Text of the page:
Treasury and Finance say economy is resilient | Liverpool City Champion

The Treasury and Finance Departments believe Australia’s economy remains strong despite significant global headwinds, including widespread inflation and the war in Ukraine.

On Wednesday, Department Secretaries Steven Kennedy and Rosemary Huxtable signed the Pre-Election Economic and Fiscal Outlook, as part of the Budget Honesty Charter presented by former Liberal Treasurer Peter Costello.

Their independent assessment of the federal government’s financial books turned out to be little different from the budget presented by Treasurer Josh Frydenberg last month.

“The economic and fiscal outlook has not changed materially since the release of the 2022/23 budget,” PEFO says.

“While there have been recent moves in some economic indicators, considering all available information, our judgment is that these have not materially altered the economic and fiscal outlook.”

PEFO’s forecast for the deficit for fiscal year 2021/22 was $79.8 billion, as in the budget, but for 2022/23 it is now slightly lower at $77.9 billion from $78 billion. dollars in the budget.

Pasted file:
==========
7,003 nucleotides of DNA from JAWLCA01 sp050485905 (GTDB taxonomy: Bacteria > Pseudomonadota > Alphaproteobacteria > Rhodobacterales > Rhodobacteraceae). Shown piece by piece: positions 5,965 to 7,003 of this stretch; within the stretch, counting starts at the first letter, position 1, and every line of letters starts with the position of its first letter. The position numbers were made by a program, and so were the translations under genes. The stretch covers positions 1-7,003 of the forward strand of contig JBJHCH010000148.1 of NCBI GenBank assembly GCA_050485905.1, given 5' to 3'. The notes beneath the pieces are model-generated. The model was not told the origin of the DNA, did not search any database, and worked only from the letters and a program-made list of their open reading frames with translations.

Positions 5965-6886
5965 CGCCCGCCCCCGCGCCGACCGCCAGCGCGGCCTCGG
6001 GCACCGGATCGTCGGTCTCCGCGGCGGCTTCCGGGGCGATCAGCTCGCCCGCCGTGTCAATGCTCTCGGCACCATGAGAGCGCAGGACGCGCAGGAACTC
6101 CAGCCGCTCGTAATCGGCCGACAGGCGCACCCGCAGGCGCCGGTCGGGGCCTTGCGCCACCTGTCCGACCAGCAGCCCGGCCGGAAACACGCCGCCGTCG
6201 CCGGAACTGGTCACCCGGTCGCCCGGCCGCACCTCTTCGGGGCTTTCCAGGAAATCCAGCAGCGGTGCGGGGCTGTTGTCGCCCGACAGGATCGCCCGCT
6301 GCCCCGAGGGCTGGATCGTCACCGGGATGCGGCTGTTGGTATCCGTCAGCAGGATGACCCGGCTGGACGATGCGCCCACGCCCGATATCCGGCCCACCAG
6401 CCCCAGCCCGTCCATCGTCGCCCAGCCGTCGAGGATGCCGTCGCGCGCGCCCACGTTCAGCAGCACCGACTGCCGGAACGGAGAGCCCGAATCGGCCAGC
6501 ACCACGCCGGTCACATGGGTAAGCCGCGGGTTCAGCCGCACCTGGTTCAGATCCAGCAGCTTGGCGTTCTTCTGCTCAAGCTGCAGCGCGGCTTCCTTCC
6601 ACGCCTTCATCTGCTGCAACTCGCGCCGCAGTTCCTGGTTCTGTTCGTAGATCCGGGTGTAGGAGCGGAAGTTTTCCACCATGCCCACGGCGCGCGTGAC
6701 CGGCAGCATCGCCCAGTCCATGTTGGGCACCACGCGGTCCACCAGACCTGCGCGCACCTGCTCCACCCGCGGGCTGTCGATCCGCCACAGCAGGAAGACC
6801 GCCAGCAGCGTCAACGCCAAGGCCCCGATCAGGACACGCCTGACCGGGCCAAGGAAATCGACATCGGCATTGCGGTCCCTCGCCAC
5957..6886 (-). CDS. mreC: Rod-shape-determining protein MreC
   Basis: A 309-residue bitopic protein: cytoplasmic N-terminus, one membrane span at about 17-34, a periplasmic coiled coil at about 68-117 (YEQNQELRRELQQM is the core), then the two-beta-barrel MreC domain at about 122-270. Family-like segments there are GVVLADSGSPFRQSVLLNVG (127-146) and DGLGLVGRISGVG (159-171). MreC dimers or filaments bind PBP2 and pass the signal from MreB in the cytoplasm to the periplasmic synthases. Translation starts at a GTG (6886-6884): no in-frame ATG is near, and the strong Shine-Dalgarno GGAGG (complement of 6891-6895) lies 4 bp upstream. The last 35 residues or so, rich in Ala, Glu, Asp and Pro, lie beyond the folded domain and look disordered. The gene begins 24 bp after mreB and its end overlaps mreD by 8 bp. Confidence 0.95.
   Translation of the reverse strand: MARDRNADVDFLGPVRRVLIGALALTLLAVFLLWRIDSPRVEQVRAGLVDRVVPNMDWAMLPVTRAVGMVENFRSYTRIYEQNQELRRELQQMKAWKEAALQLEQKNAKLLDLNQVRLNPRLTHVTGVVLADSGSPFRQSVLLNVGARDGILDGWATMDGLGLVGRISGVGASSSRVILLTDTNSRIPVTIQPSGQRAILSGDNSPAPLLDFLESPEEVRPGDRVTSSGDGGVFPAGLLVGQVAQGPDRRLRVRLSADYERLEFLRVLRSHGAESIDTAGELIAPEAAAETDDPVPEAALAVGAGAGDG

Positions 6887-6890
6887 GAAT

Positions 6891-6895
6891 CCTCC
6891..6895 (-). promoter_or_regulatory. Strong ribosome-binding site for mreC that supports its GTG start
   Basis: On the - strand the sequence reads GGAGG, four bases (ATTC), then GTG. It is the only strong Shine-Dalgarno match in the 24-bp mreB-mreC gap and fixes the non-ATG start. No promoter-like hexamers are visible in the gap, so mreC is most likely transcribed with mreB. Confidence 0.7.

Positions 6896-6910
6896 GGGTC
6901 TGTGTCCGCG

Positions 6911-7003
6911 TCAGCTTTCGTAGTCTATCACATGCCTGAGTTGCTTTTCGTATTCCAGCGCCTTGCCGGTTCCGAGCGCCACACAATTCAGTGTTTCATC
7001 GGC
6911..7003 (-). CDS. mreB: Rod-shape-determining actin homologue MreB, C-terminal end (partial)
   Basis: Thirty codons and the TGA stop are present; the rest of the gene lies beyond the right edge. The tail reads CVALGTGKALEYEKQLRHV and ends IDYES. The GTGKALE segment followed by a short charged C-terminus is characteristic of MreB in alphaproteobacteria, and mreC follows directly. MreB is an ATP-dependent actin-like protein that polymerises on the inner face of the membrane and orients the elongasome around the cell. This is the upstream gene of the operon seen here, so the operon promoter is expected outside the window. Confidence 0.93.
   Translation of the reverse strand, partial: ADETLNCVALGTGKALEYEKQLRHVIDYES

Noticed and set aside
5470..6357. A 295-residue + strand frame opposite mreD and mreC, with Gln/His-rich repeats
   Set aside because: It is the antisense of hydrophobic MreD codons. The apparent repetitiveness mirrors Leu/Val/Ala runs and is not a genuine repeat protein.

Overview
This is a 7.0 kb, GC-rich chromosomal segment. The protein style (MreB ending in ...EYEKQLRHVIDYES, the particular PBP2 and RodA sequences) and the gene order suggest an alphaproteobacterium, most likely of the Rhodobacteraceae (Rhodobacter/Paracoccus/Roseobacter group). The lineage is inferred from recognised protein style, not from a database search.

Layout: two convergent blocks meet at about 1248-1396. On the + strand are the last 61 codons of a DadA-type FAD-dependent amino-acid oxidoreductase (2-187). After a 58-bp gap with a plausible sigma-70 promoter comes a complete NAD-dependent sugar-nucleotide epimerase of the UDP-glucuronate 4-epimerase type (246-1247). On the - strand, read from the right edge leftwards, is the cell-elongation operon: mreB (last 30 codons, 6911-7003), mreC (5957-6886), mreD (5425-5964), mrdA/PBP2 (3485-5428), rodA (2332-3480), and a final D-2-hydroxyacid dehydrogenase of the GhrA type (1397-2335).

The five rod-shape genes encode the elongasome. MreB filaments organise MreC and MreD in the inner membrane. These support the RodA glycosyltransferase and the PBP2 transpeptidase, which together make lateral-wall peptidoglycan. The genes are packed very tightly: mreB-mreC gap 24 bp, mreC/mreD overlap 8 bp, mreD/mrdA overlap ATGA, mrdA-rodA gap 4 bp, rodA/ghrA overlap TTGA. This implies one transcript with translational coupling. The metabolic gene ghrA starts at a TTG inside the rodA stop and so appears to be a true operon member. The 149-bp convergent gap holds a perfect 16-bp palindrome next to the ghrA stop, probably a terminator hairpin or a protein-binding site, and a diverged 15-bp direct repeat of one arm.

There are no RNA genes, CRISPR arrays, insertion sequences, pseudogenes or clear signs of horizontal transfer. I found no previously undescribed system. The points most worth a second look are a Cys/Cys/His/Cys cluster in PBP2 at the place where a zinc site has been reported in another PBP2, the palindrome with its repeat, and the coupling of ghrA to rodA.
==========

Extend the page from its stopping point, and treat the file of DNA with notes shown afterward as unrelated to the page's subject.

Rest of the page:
Further ahead, the deficit for 2025/26 is now $42.9 billion from $43.1 billion, while other deficit projections remained unchanged.

The report estimates that policy decisions made since the budget amount to $1.3 billion, although this has been partly offset by the reversal of a number of decisions made previously but not yet announced.

The Contingency Reserve has been reduced from budget by $338.4 million over the four years to 2025/25, which includes a partial reduction in the provision for potential long-term flood response costs from February to March in parts of New South Wales and Queensland. .

The economic forecasts for growth, unemployment, inflation and wages in the PEFO were the same as in the budget.

These include the 2022/23 forecast of economic growth of 3.5% in 2022/23, an unemployment rate of 3.75%, inflation of 3% and growth in wages of 3.25%.

“As an energy and food exporter with very limited direct trade exposure to Russia and Ukraine, Australia is relatively well placed to weather the effects of the US invasion of Ukraine. Russia,” PEFO said.

It says recent record high prices for major export commodities will boost Australia’s incomes in the near term, although high world oil prices are reflected in rising petrol prices and other consumer prices. consumption.

“As markets expect interest rates to normalize in coming years, household and corporate cash savings significantly higher than at the start of the pandemic should support domestic demand to remain resilient,” the report said.

Australian Associated Press

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